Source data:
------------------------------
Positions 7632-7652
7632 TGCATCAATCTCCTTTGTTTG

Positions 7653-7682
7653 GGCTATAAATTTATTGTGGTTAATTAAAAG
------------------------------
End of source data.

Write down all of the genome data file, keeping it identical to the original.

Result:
Positions 7632-7652
7632 TGCATCAATCTCCTTTGTTTG

Positions 7653-7682
7653 GGCTATAAATTTATTGTGGTTAATTAAAAG